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Daw, Lovat Jr. looks almost All Grow’d Up in his plaid and tam!

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Holy crap, Lovat Sr. can actually put himself together!

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Love the green velvet coat — it’s nice but fits his Bog Person persona.

Thanks to Kiss Them Goodbye for the screen caps!

Outlander Season Two, Episode Eight, Podcast Recap

Listen to our podcast recap of the episode here or on iTunes!

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Three historical costumers who decided the world needed a podcast and blog dedicated to historical costume movies and everything right and wrong with them.

25 Responses

  1. Susan Pola

    Lord Lovat as a Bog Person is, I feel, crafting a defense of non compos if he’s tried in England. Ergo very ‘fox’ Big Person. Also don’t feel him to love fashion as we do.
    It was nice to see Jenny again. She is a no nonsense person, and her clothes show this.
    I really liked Claire’s arisaid. It seems she’s grown more comfortable wearing it. But I really prefer the nice pretty French fashions she wore.
    ‘And now, to present the Annual Award for Best Slut, Trollop, Bitch to Laoghaire is….’. I really want her to get her comeuppance. Say Dragon fodder or being gifted to Ramsay Bolton, any suggestions?

    Reply
    • Suzie Day

      It is just as well you brought up Game of Thrones…when I was checking the cast list on IMDB (I had to make sure Lovat Jnr wasn’t actually a hobbit in his spare time…), I realised that Lovat Snr is played by Clive Russell, who is also Brynden ‘Blackfish’ Tully on GoT.

      Reply
  2. Val

    In my re-enacting I was taught women wore their heads uncovered in the Highlands until marriage. So, I was confused when Laoghaire had her head covered. I thought maybe she’d married. Hunh. Otherwise, I miss the sumptuousness of Paris…..

    Reply
      • Susan Pola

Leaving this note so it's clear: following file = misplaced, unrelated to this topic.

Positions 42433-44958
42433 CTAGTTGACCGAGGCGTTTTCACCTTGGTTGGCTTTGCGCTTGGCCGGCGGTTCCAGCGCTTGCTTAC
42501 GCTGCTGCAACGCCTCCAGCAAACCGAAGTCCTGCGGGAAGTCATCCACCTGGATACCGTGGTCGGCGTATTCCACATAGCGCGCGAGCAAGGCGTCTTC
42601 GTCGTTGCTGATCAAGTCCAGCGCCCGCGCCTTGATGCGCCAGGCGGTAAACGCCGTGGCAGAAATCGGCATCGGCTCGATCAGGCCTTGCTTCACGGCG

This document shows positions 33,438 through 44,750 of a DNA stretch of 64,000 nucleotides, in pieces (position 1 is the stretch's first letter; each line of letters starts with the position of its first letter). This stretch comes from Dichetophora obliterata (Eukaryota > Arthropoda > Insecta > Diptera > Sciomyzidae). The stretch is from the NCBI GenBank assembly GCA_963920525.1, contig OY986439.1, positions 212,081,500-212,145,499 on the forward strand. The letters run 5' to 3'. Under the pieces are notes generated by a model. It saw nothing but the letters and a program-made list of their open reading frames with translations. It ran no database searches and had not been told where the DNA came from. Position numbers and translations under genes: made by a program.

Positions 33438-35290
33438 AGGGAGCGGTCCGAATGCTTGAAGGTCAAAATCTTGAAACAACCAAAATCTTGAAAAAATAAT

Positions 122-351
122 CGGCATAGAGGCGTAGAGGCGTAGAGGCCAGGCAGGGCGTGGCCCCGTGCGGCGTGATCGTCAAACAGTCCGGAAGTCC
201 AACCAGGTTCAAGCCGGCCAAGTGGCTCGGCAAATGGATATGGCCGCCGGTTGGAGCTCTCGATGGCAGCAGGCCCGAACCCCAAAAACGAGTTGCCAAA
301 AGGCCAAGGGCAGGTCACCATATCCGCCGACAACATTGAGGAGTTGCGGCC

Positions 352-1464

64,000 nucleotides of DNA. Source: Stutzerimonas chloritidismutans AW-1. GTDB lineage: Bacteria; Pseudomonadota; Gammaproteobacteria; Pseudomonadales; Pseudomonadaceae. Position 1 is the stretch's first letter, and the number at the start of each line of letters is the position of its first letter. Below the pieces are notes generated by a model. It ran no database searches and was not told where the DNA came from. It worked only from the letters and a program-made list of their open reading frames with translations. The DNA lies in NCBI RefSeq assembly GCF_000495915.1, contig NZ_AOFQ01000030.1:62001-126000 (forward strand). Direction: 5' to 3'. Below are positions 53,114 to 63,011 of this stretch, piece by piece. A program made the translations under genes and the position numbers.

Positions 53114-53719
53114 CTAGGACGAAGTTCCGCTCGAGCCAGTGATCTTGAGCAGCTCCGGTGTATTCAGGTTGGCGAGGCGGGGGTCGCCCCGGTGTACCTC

Thank you for the background info. I still want to either feed her, Laoghaire, to Drogon or gift her to Ramsay Bolton.
        BTW, your blog posts on Annalise’s casaquain, Count St Germain’s DPFH attire, his rich suit of the opening episodes, and Claire’s Van Dyke Dress were marvellous, sumptuous and just gorgy.

        Reply
      • Am

        She looked miserable, serves her right!

        Any chance we could get the dimensions of Claire’s tartan wrap here? I’ve wanted to make one ever since it first appeared!

        Reply
  3. mmcquown

    The most famous Lord Lovat was Simon Christopher Joseph Fraser, JP, DL, DSO, MC, TD, 15th+ Lord Lovat and 4th Baron Lovat, commander of #4 Commando in WWII. *He was de facto 17th Lord Lovat, but de jure 15th because of the !!SPOILER ALERT!!! death and attainder of his Jacobite ancestor in 1747

    Reply
    • Susan Pola

      Spoiler alert aside, wasn’t Lord (Bog Person) Lovat’s descendant played by Peter Lawford in the Longest Day?

      Reply
  4. Suzie Day

    Is it just me, or does Lord Lovat Jnr. remind you of a hobbit? Between the scraggly hair, kinda fey face and the Scottish accent, all I can think about is Pippin and Merry…

    Reply
    • AshleyOlivia

      I didn’t see it before, but now that you mention it he looks *a lot* like Billy Boyd.

      Reply
    • Susan Pola

      The Master of Lovat, aka, Lovat Jr, reminds me of one of the frames in the Hobbit.

      Reply
      • Susan Pola

        Er dwarves. My autocorrect vocabulary is lacking in alot of words.

        Reply
  5. AshleyOlivia

    I was so happy to return to Scotland! I became giddy immediately once I noticed the opening credits had changed. The French costumes were lovely, and I know Terry and her team put immense work into them, but my own preference is for the more earthy tartan and wool ensembles, and the way the costume department succeeds in showing such variety in how Claire layers her garments. Homegirl’s layering game is on point. The way she has her arisaid wrapped around her waist and fixed with the leather belt reminded me of last season when they arrived at Lallybroch, my favorite ensemble of the season. Honestly, someone do a Youtube tutorial on how she wraps her plaids and I am there!

    The boxy check patterned coat Jamie wears with his kilt in a number of scenes was to die for. If some retailer makes this a size down, I will snatch it up and wear it all winter. I also loved that distressed wrap with the frayed edges Jenny is rocking. Would buy.